Ten ideas to prevent childcare provider burnout

Just like other stressful jobs and businesses, burnout is common in the child care business. Providers have other parent’s children sometimes more then they do. Children are sweet and a joy to have as “clients”, but as every parent knows, taking care of a group of children all ages can be cause for a burnout.

provider burnout

What can a childcare provider do to prevent (or relieve) a burnout?

Ten ideas to prevent childcare provider burnout:

1. Pamper yourself – Don’t think that only the rich can afford to  pamper themselves! Take a day to go to a mini spa place. Malls usually have massage chairs for a decent price, or just an inexpensive mani/pedi.

2. Refresh your daycare area – When I feel stressed, one thing I like to do is rearrange the daycare area, or buy some new artwork for the wall. Even giving a fresh coat of paint on the walls will refresh you and energize the room-and you!

3. Make one free day a week – No matter how busy you are, you need to take one day a week that’s just for you. I make sure that Saturdays are business free and stress free.  When you take that day, it gives you time to get your energy back and feel confident to get back to running your business.

4. Take fewer children – I know this isn’t always possible, but if you can charge a bit more and take less children, you may not feel as stressed at the end of the day.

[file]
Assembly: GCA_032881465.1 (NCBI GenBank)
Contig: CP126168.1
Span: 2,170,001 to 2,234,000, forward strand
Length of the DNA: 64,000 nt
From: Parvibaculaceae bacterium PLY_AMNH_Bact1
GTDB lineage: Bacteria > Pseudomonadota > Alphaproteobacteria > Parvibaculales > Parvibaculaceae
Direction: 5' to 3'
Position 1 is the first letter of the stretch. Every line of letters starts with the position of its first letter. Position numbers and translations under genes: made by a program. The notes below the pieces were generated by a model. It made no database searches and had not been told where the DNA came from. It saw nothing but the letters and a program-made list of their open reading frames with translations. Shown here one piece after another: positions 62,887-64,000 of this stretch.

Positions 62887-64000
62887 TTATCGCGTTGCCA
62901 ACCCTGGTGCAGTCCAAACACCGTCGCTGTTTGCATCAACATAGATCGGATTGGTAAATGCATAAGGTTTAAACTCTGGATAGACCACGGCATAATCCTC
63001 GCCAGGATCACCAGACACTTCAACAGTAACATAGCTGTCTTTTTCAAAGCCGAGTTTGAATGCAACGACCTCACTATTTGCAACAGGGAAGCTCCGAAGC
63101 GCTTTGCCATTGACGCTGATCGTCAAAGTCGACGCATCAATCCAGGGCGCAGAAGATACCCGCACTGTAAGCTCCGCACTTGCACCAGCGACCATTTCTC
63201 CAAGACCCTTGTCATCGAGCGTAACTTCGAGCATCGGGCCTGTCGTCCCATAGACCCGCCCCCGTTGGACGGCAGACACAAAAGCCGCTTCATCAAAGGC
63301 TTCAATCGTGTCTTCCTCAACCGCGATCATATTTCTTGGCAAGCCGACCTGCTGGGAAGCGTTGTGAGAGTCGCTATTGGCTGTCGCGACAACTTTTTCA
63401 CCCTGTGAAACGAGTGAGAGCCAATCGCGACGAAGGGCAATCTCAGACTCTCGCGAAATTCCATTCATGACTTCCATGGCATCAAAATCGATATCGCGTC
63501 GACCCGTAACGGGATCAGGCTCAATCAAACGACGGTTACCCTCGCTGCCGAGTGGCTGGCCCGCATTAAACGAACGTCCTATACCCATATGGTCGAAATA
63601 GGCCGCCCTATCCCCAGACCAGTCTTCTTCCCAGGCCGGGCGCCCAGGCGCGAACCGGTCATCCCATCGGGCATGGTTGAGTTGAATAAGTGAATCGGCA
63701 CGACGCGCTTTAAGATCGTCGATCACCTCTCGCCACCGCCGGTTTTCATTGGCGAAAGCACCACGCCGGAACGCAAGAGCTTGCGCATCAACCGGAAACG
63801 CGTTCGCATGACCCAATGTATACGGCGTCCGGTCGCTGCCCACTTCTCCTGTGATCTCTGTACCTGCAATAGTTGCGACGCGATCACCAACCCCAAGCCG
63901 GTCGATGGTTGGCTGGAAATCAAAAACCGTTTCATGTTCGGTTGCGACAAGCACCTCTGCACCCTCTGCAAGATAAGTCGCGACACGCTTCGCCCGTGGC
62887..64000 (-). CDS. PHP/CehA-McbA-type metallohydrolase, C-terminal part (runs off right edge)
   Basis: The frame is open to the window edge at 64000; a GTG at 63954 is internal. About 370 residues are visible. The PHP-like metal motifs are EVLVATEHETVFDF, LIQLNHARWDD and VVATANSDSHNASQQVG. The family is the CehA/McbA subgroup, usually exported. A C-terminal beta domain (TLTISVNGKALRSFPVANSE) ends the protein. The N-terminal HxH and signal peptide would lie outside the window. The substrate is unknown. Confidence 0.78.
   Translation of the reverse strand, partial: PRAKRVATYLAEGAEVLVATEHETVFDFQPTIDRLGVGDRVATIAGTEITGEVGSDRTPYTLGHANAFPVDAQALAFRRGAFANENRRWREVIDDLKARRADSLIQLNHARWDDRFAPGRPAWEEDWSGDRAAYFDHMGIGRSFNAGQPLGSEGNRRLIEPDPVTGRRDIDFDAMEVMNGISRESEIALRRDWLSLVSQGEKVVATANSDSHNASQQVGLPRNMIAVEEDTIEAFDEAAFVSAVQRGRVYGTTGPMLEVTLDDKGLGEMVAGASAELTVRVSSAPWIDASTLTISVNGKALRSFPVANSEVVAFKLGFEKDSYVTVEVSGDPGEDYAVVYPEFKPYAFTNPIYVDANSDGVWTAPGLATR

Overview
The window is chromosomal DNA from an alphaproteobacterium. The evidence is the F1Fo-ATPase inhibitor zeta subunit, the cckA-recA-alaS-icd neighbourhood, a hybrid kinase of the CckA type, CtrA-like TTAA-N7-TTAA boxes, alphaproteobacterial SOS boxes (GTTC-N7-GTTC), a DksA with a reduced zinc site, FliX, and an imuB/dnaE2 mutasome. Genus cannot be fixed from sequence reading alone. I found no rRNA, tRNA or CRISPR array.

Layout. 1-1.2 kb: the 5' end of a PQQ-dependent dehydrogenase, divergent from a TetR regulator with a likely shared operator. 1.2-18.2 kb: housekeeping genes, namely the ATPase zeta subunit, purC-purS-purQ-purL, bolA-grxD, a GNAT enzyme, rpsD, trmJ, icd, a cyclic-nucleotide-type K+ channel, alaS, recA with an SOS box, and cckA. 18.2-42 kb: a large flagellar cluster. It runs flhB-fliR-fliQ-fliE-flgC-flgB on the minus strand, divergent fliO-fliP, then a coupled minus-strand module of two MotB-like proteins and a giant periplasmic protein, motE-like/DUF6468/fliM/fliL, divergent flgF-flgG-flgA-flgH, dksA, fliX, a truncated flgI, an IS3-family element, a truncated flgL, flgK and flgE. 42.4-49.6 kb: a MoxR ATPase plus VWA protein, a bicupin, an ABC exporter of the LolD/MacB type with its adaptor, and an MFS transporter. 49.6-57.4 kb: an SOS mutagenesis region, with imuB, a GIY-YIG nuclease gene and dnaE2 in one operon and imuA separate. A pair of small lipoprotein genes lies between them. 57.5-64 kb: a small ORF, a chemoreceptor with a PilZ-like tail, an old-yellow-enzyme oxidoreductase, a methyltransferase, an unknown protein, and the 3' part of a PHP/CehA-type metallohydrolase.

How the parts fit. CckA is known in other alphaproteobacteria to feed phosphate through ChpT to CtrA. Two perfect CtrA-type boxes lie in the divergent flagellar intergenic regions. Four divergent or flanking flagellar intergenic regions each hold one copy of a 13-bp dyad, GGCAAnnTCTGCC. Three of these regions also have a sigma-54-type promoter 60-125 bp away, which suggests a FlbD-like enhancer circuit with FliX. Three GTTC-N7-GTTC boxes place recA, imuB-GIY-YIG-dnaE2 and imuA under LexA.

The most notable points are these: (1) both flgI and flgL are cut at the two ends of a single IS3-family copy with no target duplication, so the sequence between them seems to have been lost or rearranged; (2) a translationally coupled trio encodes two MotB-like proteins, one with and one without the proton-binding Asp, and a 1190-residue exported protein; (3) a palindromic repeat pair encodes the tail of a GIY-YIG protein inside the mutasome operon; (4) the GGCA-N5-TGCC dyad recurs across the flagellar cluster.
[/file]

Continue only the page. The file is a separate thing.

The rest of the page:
5. Don’t take on too much – As like other providers, I like to offer many things in my daycare. I like to include preschool, picture day, art class, etc. If it gets too much, think about changing to a play-based daycare that makes things more fun and less stress.

6.  Walk away from your business at closing time – I like to get paperwork done during naptime, so I’m not working pass closing time. Let’s face it, we work long enough hours as it is. Close your daycare room door in the evenings and spend time with family.

7. Fix what is stressing you – I actually closed my daycare temporarily years ago when my youngest was born because I did not look forward to working every day and I didn’t know why. I decided to open back up months later, and had a great group of new kids and parents and I loved it again. That’s when I realized that the problem I had was with a parent that would treat me like I was the “help”. She was just terrible with her attitude.  Find out if it’s a parent or child that is causing your stress and replace them.

8. Don’t try to cater to everyone – I used to be open every shift and our home was filled with other people’s children at all times of the day. The money was good, but I was a prisoner in my own home and it effected our family life. I also would never take a vacation for fear of making the parents mad. Now, I only do one shift with weekends and holidays off (paid). I figure that if a parent doesn’t like how I run my business and schedule, they are welcome to find another provider. Parents sometimes forget that we are more then just providers and have families (and lives) too.

9. Try yoga – I love to do yoga. I do it every day and it really helps to destress me. If you can’t do it in the mornings, try yoga in the evening before going to bed.

10. Take mini vacation time – And make sure it’s a paid one! I have paid days off during the year and I like to spread it out throughout the year by taking a Friday off here and there and make it a 3 day weekend. You wouldn’t believe how much this helps! It’s less stressful to parents then you taking a full week at one time too.

 

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